Contact with Opportunity lost

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The Opportunity science team has lost contact with Opportunity as it automatically shuts down operations to survive low battery power due to the dust storm.

This does not necessarily mean the rover is dead. Depending on how long this period of low power lasts, the rover could return to life once the dust storm passes. Or not. We can only wait and see.

A press conference today on the dust storm and Opportunity’s status begins at 1:30 Eastern time today.



  • Cotour

    Q: Does the rover detect these conditions and then fold itself up for protection and wait to detect favorable conditions in order to reestablish communications?

    If the storm is big enough and lasts long enough I would expect that there is a danger of it being entirely buried and entombed for eternity or until the winds uncover it?

  • Cotour: The amount of dust involved is tiny. Even at its worst, the only dust concern would be whether there will be a very thin layer on the solar panels or on the camera lens, affecting future operations. In both cases, the amount of dust is still tiny, and with the solar panels, it has historically been blown away very quickly. With the cameras, they are unworried about the amount of dust.

    The rover does not “fold itself up.” Doesn’t need to. This is NOT the kind of dust storm you see on Earth, or in movies. It might block the light from the sun, but if you were standing there you would hardly be bothered by the dust. The rover simply turns off instruments to save power and waits out the storm.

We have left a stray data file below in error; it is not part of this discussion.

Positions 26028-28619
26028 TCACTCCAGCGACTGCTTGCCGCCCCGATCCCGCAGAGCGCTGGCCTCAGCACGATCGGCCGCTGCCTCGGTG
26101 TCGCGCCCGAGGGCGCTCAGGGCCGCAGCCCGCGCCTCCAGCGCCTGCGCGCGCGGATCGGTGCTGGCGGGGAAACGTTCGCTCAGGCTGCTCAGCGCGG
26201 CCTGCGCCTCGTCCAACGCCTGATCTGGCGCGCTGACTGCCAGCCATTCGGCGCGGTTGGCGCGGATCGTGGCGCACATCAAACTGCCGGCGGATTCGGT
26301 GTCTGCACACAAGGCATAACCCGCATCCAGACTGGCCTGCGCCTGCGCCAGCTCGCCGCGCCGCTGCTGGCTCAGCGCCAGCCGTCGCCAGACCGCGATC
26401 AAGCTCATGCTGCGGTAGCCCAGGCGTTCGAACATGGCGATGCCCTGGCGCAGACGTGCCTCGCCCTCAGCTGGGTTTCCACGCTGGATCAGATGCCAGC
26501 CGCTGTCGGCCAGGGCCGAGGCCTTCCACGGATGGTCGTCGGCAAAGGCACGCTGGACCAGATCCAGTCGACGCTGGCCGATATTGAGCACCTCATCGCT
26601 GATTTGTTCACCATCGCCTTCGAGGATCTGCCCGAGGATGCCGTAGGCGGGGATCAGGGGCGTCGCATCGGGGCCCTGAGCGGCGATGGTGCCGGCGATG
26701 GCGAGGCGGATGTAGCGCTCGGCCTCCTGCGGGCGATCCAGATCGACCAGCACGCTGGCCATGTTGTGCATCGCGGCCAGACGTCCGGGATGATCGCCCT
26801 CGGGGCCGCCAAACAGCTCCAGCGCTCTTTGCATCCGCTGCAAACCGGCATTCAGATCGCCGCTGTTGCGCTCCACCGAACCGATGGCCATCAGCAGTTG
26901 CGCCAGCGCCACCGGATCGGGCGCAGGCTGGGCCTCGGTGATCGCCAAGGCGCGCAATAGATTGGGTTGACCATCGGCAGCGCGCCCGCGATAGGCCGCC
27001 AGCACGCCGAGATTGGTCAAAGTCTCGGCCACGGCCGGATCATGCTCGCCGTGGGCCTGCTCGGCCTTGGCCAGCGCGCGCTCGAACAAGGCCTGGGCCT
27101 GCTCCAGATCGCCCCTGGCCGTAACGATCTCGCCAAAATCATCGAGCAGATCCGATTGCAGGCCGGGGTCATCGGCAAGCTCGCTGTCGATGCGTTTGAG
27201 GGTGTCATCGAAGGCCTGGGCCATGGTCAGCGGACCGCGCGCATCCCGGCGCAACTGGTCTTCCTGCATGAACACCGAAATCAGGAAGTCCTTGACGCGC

• Cotour

    Yes, my default imaginings about a dust or sand storm is more geared to an earth storm in the Sahara desert or images of the Sphynx being 75 percent buried in sand.

    Its interesting the difference between the two atmospheres and planets.

  • Kirk

    I believe that the difference isn’t just the atmospheres, but also the dust itself. On Earth, the oceans help limit the amount of very fine dust particles, as those sufficiently small to remain airborne for long periods of time will eventually fall into the ocean, adding to the benthic ooze (more properly, the pelagic sediment). Without oceans, Mars lacks a sink for its ultra-fine dust particles.

  • Robert Pratt

    Lesson: First colonists should be from the Lubbock region and maybe the middle east. We’re used to such storms.

  • Richard M

    This of course is why Andy Weir’s premise of a dust storm of a magnitude possible to knock over the MAV in THE MARTIAN was not remotely realistic – as Weir himself admitted. He was just unable to come up with a more realistic scenario for why a NASA crew would leave behind one of their own on Mars.

    Let’s hope Opportunity can ride this thing out, though.

  • wayne

    “Mars Dust Storm”
    JPL teleconference
    June 13, 2018

    “The storm is one of the most intense ever observed on the Red Planet. As of June 10, it covered more than 15.8 million square miles (41 million square kilometers) — about the area of North America and Russia combined. It has blocked out so much sunlight, it has effectively turned day into night for Opportunity, which is located near the center of the storm, inside Mars’ Perseverance Valley.”
    Participants in the teleconference included:
    · John Callas, Opportunity project manager, NASA’s Jet Propulsion Laboratory, Pasadena, California
    · Rich Zurek, Mars Program Office chief scientist, JPL
    · Jim Watzin, director of the Mars Exploration Program at NASA Headquarters, Washington
    · Dave Lavery, program executive at NASA Headquarters for the Opportunity and Curiosity rovers

  • wayne

    >JPL teleconference is filled with great factoids.

    “atmospheric opacity on Mars is normally “0.5,” & the Rover normally generates 600+ watts, opacity is now measured at “10.8,” and energy production dropped to 22 watts.”

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